Using this information, you might decide to rethink your hiring strategy and seek out more highly qualified employees or you might revamp existing talent development initiatives to enable improved performance.
Cost to hire
This metric measures the total price tag of hiring a new employee. This includes placing the job advertisement, sourcing costs, time invested by the hiring manager and recruiter, cost to onboard, hiring bonus, and any other expenses that might fall under this category. Tracking cost-to-hire will tell you how efficiently your hiring practices are running.
Time to hire
Time to hire tracks the total time it takes to onboard a new employee. This includes the time between advertising the position to the moment the employee is fully onboarded. It’s similar to the cost-to-hire metric in that it demonstrates your hiring efficiency and efficacy. Understanding which aspects of hiring take longer than others will tell you where any potential bottlenecks in the process might exist.
Time to full productivity per full-time equivalent
This metric tracks how long it takes for a new recruit to reach the standard expected level of productivity after onboarding. This measurement gives you insight into the effectiveness of your new hire training program based on how long it takes new team members to feel comfortable in their new position. A longer time to full productivity measurement may unearth a more widespread problem with company culture or lack of effective training.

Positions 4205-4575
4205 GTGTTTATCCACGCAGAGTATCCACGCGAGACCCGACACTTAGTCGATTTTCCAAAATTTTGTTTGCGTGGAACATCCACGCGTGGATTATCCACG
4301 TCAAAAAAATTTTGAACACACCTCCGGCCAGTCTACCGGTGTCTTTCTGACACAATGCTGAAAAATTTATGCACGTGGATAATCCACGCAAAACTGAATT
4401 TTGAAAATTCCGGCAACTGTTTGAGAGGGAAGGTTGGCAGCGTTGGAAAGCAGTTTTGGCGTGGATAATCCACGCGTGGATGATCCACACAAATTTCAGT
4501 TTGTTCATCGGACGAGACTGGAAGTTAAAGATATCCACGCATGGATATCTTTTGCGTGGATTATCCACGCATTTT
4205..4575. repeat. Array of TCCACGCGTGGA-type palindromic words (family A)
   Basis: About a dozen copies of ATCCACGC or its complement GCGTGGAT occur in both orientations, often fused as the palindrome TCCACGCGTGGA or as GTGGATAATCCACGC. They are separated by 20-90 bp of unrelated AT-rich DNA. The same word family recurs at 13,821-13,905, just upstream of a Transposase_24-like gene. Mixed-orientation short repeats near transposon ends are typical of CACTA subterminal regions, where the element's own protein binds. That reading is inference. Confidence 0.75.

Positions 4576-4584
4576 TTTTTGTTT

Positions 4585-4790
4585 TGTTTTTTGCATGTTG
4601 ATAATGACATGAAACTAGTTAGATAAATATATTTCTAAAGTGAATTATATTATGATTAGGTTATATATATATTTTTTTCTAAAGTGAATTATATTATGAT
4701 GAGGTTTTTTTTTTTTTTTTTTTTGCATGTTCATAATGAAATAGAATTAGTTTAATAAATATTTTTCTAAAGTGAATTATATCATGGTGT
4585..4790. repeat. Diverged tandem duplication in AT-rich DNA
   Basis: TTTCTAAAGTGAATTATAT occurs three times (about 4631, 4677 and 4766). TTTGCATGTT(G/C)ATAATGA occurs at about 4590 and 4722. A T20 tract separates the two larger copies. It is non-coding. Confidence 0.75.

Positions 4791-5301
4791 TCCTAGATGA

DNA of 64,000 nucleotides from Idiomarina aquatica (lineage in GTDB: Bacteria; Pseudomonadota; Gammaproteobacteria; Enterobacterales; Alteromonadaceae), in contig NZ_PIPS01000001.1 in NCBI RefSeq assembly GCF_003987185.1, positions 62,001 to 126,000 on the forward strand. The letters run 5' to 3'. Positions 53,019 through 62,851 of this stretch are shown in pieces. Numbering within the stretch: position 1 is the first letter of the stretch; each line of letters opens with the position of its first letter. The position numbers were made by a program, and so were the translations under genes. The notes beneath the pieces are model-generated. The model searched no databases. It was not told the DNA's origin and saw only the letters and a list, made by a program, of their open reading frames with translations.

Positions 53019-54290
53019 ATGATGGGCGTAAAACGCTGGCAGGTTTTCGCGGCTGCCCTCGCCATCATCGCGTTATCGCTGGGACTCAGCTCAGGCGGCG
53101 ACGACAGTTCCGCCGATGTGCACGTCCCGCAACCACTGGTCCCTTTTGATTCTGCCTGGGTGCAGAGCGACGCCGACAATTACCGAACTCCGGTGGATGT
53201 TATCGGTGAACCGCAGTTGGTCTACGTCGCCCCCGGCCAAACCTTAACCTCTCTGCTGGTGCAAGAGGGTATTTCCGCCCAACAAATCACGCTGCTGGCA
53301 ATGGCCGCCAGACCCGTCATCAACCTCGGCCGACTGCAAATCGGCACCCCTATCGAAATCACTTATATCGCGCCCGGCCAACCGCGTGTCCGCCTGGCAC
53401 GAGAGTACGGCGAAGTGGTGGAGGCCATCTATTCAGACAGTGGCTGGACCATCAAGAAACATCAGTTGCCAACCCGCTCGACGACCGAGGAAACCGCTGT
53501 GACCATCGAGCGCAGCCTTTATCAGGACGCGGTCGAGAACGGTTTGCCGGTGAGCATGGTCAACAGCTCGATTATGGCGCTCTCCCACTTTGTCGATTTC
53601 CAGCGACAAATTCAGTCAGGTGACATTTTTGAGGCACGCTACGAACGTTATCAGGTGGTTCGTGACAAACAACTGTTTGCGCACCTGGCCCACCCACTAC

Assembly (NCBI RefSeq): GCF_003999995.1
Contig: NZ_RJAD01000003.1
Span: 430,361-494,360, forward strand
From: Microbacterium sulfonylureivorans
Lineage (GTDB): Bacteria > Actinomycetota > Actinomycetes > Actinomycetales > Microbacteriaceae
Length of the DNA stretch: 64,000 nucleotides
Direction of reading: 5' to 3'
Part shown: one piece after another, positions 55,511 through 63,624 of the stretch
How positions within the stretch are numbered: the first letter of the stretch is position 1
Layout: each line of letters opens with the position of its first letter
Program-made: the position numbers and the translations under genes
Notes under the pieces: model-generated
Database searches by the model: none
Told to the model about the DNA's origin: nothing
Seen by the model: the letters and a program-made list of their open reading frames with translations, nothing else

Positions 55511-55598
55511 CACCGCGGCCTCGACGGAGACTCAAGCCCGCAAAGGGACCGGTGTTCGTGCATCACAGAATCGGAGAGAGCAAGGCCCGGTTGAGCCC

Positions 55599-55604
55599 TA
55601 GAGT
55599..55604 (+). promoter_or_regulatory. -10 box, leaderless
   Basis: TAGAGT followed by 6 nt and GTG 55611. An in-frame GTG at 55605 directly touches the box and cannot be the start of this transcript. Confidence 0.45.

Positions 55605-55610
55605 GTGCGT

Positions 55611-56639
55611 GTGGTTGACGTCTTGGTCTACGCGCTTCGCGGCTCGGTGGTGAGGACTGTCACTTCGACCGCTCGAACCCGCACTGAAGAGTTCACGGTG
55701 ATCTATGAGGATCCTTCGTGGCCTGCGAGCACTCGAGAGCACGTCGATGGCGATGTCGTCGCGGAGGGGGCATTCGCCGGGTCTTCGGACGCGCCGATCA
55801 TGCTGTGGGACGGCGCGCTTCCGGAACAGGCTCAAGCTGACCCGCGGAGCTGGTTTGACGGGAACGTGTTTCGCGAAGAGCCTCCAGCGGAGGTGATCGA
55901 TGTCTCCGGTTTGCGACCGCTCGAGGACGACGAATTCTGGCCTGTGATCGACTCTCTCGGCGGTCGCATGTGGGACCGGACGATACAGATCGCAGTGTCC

Training spend refers to the dollar amount spent on training efforts, including both new talent training, continued education, and upskilling programs. Internal training costs will include the worth of the time spent by management or experts in lectures or other upskilling exercises or the amount paid to external professionals or organizations for similar services.
Nurturing talent for advancement within your company means that spending money on continued education is a necessity, but it’s up to you to evaluate how much spend is financially feasible within budget constraints.
This is a qualitative metric that provides insight into the reason why talent is leaving your company. Garnering candid feedback from former employees will allow you to identify more intangible aspects of the employee experience at your company and take action to address any issues with culture, lack of advancement opportunities or other causes of turnover.
The importance of tracking talent development efforts
As with most business practices, your talent development initiatives can’t be successful unless you have the right metrics in place to accurately track and report performance. With these metrics in mind, you’re in a strong position to showcase your successes and prove the impact of your efforts to your leadership team.
Ready to learn more? Uncover the benefits of reskilling and how it can supplement your existing talent development initiatives.